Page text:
Kennebec county. This town is finely situated, having a fertile soil, an undulating surface, and comprising six beautiful sheets of water; the Cobbessecontee and some of its tributaries. The largest of these lakes or ponds is ten miles in length, and from one to three in width. These waters give to Winthrop a valuable water power, and which is partly improved by a large cotton mill, a flour mill, carding and cloth dressing establishments, saw mills, &c. There are also in the town extensive manufactures of leather, boots, and shoes.
The principal village is delightfully located, in the form of a crescent, at the union of the North lake, extending into Readfield, about six miles, with the South lake extending into Monmouth, about the same distance. This village is 10 miles W. from Augusta. The East village likewise is pleasantly situated at the northern extremity of the large lake, and is about 6 miles from Augusta.
These villages are neatly built, and are flourishing places of business. The lakes add much to the beauty of the town. The descent of their banks is gently sloping, with a dispersion of acclivities, which serve to heighten the beauty of the scenery: their waters are deep, clear, and are stocked with an abundance of trout, pickerel, perch, and other fish.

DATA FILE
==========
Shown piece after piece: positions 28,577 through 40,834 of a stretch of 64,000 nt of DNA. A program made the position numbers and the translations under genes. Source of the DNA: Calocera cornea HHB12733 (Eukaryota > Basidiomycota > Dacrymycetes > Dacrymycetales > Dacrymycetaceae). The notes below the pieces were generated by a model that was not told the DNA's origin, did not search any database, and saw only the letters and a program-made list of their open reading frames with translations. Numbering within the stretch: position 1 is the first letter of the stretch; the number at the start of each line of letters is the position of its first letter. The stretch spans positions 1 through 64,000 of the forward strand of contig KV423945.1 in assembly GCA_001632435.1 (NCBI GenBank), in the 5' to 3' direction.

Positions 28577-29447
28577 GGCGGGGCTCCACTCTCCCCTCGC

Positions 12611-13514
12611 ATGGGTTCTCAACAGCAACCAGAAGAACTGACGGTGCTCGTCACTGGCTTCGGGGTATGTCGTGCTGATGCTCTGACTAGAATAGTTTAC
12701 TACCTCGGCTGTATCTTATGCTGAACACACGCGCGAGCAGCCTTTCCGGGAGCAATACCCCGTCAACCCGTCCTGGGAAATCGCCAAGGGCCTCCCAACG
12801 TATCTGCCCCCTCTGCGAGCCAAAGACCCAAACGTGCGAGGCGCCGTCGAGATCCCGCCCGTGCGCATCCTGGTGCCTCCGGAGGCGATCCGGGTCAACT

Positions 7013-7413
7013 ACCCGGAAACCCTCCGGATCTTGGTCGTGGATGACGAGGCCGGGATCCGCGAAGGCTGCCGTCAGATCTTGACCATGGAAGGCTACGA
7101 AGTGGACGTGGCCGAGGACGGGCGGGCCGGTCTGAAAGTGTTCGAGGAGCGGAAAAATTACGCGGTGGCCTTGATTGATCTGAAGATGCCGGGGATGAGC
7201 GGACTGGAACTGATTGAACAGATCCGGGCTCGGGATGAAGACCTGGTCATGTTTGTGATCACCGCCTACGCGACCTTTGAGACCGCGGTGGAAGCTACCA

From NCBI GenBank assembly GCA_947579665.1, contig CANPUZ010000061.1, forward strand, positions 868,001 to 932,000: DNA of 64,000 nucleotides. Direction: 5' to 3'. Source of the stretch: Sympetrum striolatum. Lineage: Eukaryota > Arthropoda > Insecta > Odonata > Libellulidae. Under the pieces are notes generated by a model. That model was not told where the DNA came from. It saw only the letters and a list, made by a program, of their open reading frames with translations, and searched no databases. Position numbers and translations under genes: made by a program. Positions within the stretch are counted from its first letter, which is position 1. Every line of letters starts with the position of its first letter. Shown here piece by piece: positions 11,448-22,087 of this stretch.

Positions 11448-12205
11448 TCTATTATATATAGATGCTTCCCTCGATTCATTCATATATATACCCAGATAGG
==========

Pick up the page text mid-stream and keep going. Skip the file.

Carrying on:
There is in this town an elevated tract of land containing an inexhaustible quantity of iron ore, or the material from which copperas is manufactured. Large quantities of copperas were made here during the late war, and it is thought that this ore might be advantageously used in times of peace.
Winthrop is an excellent farming town, and the moral character of its inhabitants is said to be uncommonly good. It was incorporated in 1771. Population, 1837, 2,003. Wheat crop, same year, 5,194 bushels.